Make no little plans; they have no magic to stir men’s blood and probably themselves will not be realized. Make big plans; aim high in hope and work . . .Daniel H. Burnham, Quoted in Charles Moore (1921) Daniel H. Burnham, Architect, Planner of Cities, Volume 2
If you received a new Alexa device over the holidays and are working on setting it up, be warned that a fake Alexa setup app has been making its way up Apple’s App Store charts. The app is called “Setup for Amazon Alexa” and it’s from a company called One World Software that, as 9to5Mac points out, has two other shady apps in the App Store as well. As of writing, the app was ranked at #75 in the “Top Free” apps list and #6 in the list of top utilities apps.
This is, frankly, one of my biggest fears on mobile platforms. For example, when I opened a new account with a bank recently, there were several apps that came up in the Google Play store when I searched for my bank’s app.
None of the other apps were scams (I think), but rather they had names similar to my bank. But it wouldn’t be difficult to fool users with similarly named apps as this fake Alexa app illustrates.
SplashData looked at the passwords of 5 million accounts that were leaked by various breaches in 2018, and found that many users are still using very simple, easy-to-guess passwords.
The top 10 most common passwords, for example, were:
According to SplashData, 2018 is the fifth year in a row that “123456” and “password” were #1 and #2 respectively on their list of common passwords based on analysis of breaches in that year. SplashData offers sensible steps to better create and manage passwords,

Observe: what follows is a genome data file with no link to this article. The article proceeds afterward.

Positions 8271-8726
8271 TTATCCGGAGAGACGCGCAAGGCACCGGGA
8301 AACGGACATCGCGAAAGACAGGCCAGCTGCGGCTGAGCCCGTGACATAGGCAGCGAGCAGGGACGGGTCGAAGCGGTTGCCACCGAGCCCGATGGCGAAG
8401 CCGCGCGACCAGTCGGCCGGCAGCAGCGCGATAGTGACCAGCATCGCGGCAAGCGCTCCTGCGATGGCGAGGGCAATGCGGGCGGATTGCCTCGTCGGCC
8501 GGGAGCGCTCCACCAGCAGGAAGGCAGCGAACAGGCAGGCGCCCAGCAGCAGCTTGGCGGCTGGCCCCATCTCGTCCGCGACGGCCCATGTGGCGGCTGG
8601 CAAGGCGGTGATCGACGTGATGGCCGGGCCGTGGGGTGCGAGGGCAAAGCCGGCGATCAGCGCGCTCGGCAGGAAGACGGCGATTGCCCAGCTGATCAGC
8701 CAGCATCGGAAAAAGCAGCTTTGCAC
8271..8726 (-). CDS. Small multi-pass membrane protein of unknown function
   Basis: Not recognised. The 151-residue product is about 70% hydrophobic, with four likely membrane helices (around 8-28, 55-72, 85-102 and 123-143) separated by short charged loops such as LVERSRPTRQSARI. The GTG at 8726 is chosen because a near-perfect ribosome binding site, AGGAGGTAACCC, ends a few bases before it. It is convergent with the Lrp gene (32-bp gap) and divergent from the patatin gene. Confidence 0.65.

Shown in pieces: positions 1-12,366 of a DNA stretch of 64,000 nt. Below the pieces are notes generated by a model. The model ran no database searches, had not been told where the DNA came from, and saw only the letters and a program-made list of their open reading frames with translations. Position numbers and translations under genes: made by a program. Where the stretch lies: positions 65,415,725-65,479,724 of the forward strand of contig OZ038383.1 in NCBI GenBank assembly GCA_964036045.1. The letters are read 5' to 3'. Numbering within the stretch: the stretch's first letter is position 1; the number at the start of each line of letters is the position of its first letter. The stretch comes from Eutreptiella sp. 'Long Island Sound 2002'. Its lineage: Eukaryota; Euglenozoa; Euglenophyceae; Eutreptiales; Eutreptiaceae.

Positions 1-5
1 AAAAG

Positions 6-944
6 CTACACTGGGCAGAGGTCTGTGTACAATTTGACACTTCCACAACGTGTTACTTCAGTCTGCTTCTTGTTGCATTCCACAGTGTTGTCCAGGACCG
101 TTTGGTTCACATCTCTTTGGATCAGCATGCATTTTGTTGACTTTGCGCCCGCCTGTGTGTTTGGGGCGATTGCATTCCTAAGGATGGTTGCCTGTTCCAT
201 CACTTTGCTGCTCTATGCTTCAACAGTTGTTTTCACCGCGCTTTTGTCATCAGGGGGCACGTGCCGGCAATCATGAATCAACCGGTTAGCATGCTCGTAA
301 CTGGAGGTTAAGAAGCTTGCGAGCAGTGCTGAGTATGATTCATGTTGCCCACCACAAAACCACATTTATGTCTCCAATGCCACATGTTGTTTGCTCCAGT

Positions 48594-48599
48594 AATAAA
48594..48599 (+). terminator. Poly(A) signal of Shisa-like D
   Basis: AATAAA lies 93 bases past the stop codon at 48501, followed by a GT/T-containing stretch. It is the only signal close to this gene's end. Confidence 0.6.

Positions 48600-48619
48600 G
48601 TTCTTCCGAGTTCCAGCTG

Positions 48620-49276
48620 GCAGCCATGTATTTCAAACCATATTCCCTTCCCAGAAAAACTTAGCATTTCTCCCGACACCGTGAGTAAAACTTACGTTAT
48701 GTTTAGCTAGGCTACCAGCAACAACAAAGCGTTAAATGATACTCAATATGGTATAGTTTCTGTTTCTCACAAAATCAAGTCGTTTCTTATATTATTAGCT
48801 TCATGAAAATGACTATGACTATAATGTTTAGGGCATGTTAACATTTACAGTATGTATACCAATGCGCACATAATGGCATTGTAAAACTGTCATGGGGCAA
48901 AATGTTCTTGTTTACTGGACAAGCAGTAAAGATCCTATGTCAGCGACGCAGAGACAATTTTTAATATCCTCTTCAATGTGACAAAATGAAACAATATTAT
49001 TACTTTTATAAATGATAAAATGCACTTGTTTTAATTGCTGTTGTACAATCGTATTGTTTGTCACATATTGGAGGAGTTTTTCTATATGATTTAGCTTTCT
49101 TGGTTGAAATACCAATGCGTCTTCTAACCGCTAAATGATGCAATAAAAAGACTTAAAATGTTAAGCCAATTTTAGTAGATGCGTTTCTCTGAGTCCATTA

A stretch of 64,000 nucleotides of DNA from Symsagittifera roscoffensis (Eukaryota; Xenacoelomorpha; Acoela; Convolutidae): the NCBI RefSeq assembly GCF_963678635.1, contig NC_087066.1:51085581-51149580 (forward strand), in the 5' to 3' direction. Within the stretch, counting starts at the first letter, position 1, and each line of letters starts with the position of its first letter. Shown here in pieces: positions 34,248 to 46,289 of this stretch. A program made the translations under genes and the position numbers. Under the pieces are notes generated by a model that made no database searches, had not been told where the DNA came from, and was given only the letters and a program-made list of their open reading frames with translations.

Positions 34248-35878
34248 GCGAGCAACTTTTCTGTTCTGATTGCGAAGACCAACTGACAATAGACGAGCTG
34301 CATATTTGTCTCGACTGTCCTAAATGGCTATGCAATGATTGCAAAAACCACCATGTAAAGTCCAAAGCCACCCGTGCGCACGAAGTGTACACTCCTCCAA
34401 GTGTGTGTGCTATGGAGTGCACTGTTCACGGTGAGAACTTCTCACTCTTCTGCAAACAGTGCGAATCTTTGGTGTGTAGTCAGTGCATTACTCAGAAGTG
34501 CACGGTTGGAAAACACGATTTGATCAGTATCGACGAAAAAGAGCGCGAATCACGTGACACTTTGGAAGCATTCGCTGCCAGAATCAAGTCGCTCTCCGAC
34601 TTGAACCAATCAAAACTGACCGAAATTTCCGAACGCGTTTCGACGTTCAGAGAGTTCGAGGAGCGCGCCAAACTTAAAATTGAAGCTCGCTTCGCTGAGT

1. Use passphrases of twelve characters or more with mixed types of characters.
2. Use a different password for each of your logins. That way, if a hacker gets access to one of your passwords, they will not be able to use it to access other sites.
3. Protect your assets and personal identity by using a password manager to organize passwords, generate secure random passwords, and automatically log into websites.
But, fundamentally, the systems that are in widespread use these days are far too difficult for end users to easily secure.
Illnois and New York have previously enacted bans on the use of elephants in circuses or other traveling entertainment acts, but New Jersey has become the first state to ban the use of any wild or exotic animals in traveling entertainment acts.
Assembly Bill No. 1923, approved by the New Jersey legislature and signed into law by New Jersey Gov. Phil Murphy, says,
Notwithstanding any other law, or any rule or regulation adopted pursuant thereto, to the contrary, no person shall use an elephant or other wild or exotic animal in a traveling animal act.
In a press release, Murphy described his reasons for signing what is referred to as Nosey’s Law, after a 36-year old African elephant that performed in traveling animal acts,
“I am proud to sign ‘Nosey’s Law’ and ensure that New Jersey will not allow wild and exotic animals to be exploited and cruelly treated within our state,” said Governor Murphy. “This law would not have been possible without the years of hard work and advocacy by Senator Ray Lesniak, whose legacy on issues of animal rights is second to none. These animals belong in their natural habitats or in wildlife sanctuaries, not in performances where their safety and the safety of others is at risk.”
Chilling look at China’s Black Mirror-esque “social credit” system.